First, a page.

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Title: Becoming visible : gay identity and visual justice
Author: Porfido, Giovanni
ISNI:       0000 0001 3495 1849
Awarding Body: London School of Economics and Political Science
Current Institution: London School of Economics and Political Science (University of London)
Date of Award: 2006
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This research explores the notion of visual justice in relation to questions of gay identity and gay visibility. It looks at the relationship between gay identity and visual justice because the homosexual experience of social exclusion and discrimination is often described as a form of social invisibility and gay identity politics can be seen as a struggle to obtain public visibility. Moreover, it argues that in late-capitalist or spectacular societies, social dynamics connected to visual matters and regimes of visuality have increasing salience, and the lack of visual representations and/or misrepresentation of gays in mainstream culture and society is a form of injustice that needs to be seriously addressed. This thesis analyses and critically questions the relationship between gay identity and forms of visibility. To study these issues the thesis considers the media event produced by the broadcast of the first entirely gay TV drama Queer as Folk. The programme's explicit visions of gayness triggered a heated public debate on questions of gay visibility. Some viewers saw it as an obscene programme which was rendering public matters that were better kept 'private', whilst some others welcomed it as an example of a more democratic widening of the representational arena, and as a symptom of greater social inclusion and acceptance of gays in mainstream culture and society. By examining and evaluating the public discourses around Queer as Folk this research articulates a wider sociological investigation into the relationship between gay identity and the representational field. It aims to gain an understanding of social inclusion and social justice in visually mass mediated societies. It interrogates current visions of social justice based on the opposition of symbolic and material social processes and challenges the separation of recognitive and redistributive claims for justice. It assesses risks and potentials of representational visibility, imagining new visions of democracy.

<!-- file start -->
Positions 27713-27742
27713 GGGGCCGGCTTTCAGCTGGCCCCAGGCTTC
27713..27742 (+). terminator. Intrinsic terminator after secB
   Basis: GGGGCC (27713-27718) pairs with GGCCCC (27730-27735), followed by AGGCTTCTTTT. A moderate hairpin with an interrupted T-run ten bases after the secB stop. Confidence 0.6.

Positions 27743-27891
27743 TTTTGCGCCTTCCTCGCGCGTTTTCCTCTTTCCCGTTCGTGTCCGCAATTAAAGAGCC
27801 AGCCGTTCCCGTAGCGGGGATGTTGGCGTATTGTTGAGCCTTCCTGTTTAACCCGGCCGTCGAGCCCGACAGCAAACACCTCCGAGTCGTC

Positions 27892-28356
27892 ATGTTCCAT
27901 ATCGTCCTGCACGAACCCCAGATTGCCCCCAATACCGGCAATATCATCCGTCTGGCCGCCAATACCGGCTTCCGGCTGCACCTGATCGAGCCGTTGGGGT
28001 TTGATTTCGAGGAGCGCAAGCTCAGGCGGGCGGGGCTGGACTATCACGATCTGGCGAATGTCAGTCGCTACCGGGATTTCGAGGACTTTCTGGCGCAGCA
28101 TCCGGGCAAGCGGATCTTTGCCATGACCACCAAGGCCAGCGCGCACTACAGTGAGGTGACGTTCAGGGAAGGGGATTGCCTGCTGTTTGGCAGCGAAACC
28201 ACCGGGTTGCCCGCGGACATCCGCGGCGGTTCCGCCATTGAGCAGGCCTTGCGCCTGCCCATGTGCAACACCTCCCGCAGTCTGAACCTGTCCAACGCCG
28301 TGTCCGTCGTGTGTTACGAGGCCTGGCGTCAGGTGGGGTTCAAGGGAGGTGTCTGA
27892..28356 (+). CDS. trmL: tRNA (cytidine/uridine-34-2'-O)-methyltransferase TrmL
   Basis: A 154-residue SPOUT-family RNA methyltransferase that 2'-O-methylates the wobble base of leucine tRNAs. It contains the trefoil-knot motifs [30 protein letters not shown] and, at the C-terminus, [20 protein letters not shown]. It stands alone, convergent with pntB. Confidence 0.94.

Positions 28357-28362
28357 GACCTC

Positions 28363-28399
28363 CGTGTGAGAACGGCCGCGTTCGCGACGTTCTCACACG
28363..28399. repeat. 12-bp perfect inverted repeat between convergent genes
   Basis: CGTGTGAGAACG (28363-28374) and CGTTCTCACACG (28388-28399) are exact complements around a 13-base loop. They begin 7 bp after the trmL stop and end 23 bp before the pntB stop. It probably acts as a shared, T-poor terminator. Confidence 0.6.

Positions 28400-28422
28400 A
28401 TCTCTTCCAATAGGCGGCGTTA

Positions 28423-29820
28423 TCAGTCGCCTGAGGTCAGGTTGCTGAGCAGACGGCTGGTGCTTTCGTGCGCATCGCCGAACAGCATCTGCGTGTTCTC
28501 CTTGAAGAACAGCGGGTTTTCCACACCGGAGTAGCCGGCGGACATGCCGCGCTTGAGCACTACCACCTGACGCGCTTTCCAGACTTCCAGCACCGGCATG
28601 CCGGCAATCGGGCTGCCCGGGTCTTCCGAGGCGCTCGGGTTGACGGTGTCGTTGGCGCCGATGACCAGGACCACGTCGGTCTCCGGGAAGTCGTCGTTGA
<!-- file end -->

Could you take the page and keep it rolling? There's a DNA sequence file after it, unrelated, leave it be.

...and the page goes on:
Supervisor: Not available Sponsor: Not available
Qualification Name: Thesis (Ph.D.) Qualification Level: Doctoral
EThOS ID:  DOI: Not available